Tuesday, 13 March 2018

Well, I Can Do The Maths, If No-One Else Can...

Carol Broadbent, 32, says her Incommunities house in Shirley Place, Wyke, is too small for her partner and three children to live in and is not specially adapted for her son, Logan Beaumont, five, who suffered a seizure in May 2016.
Miss Broadbent have (sic) called for the Council and Incommunities to move her family from their three-bedroom home which she says is too small for them.
Both organisations say they are working with the family.
She was forced to give up her job as a cleaner to look after Logan full-time. Logan shares a bedroom, which contains a hospital bed, with his brother Lucas, seven, while their sister Lexi, three, has a separate bedroom.
If it was 'too small for three children', one of which needs adaptations, why did you go on to have the third child?
She said: “We are really struggling. It is getting really, really difficult now. We definitely have to move.
“We have waited for something to happen for two years now. Logan is getting bigger and bigger, so he is harder for us to carry around. It is really hard.”
Rather than waiting (and breeding), why didn't you do something about it yourselves? Like get a better job?

And why can't the organisation find another property, since it's huge, and covers a lot of areas?
An Incommunities spokesperson said: “We fully appreciate the needs of the family to find a suitable adapted property locally and are working with the Council to endeavour to meet their needs.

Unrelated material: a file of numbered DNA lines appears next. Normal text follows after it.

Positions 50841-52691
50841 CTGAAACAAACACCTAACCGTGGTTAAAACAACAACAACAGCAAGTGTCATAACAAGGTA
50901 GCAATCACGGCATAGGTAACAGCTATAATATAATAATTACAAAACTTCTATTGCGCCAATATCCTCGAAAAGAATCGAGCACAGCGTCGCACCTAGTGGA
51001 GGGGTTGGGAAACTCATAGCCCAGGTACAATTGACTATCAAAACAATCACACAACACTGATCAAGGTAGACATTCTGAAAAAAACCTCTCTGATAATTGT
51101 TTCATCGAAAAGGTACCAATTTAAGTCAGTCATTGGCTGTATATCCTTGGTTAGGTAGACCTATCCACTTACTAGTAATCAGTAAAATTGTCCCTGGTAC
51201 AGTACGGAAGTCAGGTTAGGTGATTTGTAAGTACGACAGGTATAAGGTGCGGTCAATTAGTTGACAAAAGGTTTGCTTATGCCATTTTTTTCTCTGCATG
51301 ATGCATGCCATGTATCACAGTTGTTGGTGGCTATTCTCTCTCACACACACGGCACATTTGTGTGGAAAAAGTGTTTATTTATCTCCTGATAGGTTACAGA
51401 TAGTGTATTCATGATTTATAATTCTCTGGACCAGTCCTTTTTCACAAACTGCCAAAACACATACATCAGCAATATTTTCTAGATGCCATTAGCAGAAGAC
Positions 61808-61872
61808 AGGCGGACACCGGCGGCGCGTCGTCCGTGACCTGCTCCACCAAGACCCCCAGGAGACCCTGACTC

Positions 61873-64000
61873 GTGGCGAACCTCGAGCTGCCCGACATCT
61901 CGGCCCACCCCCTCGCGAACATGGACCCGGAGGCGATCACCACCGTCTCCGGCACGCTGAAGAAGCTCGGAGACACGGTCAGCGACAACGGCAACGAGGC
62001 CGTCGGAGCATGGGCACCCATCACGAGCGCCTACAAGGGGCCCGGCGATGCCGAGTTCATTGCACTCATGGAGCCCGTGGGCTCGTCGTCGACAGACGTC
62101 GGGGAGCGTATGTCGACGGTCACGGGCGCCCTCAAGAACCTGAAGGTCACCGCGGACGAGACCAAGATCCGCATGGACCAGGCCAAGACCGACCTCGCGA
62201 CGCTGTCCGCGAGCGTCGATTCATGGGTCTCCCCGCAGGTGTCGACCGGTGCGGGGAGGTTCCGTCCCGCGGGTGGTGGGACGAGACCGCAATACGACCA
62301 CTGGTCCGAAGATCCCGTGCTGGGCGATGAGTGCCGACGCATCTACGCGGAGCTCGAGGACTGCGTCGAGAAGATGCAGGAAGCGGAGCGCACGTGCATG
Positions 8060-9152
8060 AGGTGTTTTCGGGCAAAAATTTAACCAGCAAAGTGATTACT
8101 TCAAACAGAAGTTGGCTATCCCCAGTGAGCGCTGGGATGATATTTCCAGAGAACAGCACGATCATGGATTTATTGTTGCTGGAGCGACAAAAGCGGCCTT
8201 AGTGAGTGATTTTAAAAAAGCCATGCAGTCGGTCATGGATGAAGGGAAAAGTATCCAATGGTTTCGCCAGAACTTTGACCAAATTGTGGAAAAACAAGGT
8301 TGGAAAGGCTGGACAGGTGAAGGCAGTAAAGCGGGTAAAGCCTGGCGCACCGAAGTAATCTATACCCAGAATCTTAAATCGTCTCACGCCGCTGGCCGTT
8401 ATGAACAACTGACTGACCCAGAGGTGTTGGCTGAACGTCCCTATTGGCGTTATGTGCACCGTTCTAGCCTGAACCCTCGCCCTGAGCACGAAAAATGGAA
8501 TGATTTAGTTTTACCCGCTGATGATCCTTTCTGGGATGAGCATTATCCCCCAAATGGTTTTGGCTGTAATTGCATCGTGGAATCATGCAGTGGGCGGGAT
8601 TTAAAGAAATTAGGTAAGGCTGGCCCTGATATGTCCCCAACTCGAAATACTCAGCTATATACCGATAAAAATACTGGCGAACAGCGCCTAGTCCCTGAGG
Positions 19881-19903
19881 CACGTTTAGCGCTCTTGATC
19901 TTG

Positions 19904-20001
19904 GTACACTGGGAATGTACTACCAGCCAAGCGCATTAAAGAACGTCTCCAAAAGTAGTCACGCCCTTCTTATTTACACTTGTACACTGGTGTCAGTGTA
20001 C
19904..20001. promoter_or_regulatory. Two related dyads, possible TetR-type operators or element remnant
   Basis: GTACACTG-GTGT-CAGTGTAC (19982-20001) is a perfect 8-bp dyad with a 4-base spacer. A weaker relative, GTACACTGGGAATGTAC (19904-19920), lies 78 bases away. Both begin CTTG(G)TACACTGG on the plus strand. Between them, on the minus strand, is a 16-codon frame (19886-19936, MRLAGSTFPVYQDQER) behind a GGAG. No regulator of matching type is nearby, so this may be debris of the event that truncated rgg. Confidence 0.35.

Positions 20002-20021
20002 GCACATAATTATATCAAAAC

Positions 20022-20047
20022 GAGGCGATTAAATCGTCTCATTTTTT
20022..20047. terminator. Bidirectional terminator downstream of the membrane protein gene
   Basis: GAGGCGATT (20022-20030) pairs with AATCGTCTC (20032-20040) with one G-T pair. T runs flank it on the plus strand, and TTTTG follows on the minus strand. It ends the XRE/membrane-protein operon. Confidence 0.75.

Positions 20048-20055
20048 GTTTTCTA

“The family have stated they want to stay in the Wyke area. Unfortunately, although we have identified a number of family-sized properties to date, these have not been suitable for conversion to an adapted home to meet their long term housing needs. ”
*sympathy evaporates*


jack ketch said...

So turn the lounge into a downstairs bedroom for the poor little chap? That's what we did for Crippled Son- it was that or have him move into the servants chambre de bon or convert the stables.

Really some people have no idea of the sacrifices other parents on the dole have to make. For a time it looked like we might have to give up the double garage.

James Higham said...

Can’t stop this ole heart bleeding.

Anonymous said...

The article does not make it clear when the child became disabled. It justs mentions a rash and then seizures in 2016. This is after the birth of the daughter.

Playing Devils Advocate: The two boys could have been sharing a room (bunk beds) before the seizure and then his disability now means that he needs a specialist bed which there is now no room. Agree with jack about changing purpose of rooms though.

What plan they had once the youngsters become teenagers is open to debate ;-)